I am an astrophysicist working in the field of planet formation and evolution, both from a theoretical perspective and by observing exoplanet systems with state-of-the-art telescopes.
My work focuses on population synthesis of exoplanets around M stars.
My trajectory in science
For my Master's project, I investigated irregular transit signatures in photometry of the Kepler space telescope.
In my Bachelor's thesis, I characterized the optics of the X-Ray space telescope micro-ROSI.
The formation of planets in the Solar System and beyond requires growth across more than 40 orders of magnitude in mass. Because of this tremendous range and the complexity of the involved processes, we cannot achieve a satisfying understanding of planet formation from fundamental physical models that are only applicable in particular domains.
Planet Population Synthesis is an indirect approach to study the conditions necessary for planet formation and evolution. It compares the properties of observed exoplanets, e.g. mass and orbital radius, to the ones obtained from planet formation simulations. This technique is particularly promising if one has access to an observational data set with a well-known detection bias that can be taken into account when comparing observations with theory.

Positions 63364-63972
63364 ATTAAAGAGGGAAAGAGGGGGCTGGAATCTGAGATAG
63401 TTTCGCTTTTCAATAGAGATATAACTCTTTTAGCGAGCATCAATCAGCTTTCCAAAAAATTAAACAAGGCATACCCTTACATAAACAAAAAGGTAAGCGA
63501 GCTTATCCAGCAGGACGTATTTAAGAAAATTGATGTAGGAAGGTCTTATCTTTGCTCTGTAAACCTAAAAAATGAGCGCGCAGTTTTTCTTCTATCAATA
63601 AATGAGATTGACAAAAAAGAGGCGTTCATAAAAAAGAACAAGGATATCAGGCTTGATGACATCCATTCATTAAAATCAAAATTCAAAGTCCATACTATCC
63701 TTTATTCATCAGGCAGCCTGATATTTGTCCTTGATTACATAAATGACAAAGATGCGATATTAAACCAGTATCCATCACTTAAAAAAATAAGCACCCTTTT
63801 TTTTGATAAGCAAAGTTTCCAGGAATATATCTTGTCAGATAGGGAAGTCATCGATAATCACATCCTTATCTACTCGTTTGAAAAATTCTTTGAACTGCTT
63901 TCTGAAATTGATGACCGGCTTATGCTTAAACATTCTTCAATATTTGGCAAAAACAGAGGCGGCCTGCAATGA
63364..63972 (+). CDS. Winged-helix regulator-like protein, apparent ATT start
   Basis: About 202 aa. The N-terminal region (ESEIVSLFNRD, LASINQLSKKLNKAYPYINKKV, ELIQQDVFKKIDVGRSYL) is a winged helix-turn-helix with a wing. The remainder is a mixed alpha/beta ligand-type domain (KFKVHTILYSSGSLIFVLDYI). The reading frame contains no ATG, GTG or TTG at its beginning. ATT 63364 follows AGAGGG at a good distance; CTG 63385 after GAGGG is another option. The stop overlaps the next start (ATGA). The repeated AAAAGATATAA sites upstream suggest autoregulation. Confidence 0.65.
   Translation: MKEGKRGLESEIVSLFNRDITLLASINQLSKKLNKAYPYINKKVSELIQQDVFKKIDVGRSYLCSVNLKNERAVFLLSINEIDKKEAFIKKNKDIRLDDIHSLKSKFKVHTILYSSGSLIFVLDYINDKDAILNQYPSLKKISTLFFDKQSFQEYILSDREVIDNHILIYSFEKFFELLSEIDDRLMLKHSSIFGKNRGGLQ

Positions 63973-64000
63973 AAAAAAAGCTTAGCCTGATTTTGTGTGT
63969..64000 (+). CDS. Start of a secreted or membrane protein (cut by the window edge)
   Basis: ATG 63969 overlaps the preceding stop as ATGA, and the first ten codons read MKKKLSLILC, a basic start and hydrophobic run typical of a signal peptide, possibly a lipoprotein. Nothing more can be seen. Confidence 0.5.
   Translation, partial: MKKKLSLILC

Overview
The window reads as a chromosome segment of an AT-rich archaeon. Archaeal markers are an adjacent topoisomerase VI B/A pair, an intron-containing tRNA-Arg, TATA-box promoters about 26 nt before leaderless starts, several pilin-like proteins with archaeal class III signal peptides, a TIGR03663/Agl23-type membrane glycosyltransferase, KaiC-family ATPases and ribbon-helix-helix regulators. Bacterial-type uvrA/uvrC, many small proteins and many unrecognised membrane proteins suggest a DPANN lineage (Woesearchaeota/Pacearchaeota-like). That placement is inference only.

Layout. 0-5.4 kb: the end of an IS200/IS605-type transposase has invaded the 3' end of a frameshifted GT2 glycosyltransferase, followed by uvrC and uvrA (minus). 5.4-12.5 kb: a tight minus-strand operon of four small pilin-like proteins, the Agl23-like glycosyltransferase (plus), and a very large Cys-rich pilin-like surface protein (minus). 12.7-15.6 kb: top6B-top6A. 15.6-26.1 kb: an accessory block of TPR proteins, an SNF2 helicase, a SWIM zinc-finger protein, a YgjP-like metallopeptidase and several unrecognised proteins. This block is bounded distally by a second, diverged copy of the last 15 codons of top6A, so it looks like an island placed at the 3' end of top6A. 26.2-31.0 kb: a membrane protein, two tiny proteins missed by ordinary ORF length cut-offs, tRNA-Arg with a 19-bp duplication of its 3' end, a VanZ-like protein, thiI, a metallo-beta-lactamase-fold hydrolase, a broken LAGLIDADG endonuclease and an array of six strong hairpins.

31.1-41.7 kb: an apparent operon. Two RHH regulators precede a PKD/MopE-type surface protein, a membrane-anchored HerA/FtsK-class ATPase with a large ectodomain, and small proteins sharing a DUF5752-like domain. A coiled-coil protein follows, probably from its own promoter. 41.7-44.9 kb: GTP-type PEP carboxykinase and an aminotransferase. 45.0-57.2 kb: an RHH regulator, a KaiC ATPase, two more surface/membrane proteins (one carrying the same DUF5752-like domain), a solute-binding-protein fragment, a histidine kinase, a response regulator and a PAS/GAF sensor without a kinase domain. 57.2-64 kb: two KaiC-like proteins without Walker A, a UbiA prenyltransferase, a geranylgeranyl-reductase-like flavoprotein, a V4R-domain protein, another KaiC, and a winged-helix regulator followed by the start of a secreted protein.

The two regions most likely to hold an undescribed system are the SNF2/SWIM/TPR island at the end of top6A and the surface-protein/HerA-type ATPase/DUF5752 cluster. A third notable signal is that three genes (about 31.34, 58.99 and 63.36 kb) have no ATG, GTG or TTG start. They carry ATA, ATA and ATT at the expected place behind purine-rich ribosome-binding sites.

My observational data come mainly from the CARMENES survey, which searches for Earth-mass planets around nearby M-dwarf stars. In my PhD project, I use global models of planet formation and evolution in protoplanetary disks to produce synthetic populations of planets. By calibrating these simulations to the CARMENES exoplanet populations, we can improve our understanding of key processes such as the growth of planetesimals and their migration behavior.
The ExoEarth Discovery and Exploration Network (EDEN) transit survey is a large-scale search for transiting habitable zone Earth-sized planets around nearby stars. In contrast to most ongoing and past surveys, the EDEN team utilizes large research telescopes (0.8m–2.4m), which allows for efficient probing of the habitable zones of late M-dwarf stars.
With the full-scale survey ongoing, MPIA contributes more than 100 nights of observations with the Calar Alto 1.2m telescope. I am leading the team of eleven PhD students that performs these observations remotely. Being interested in planet demographics, I am also involved in EDEN's target selection and survey statistics.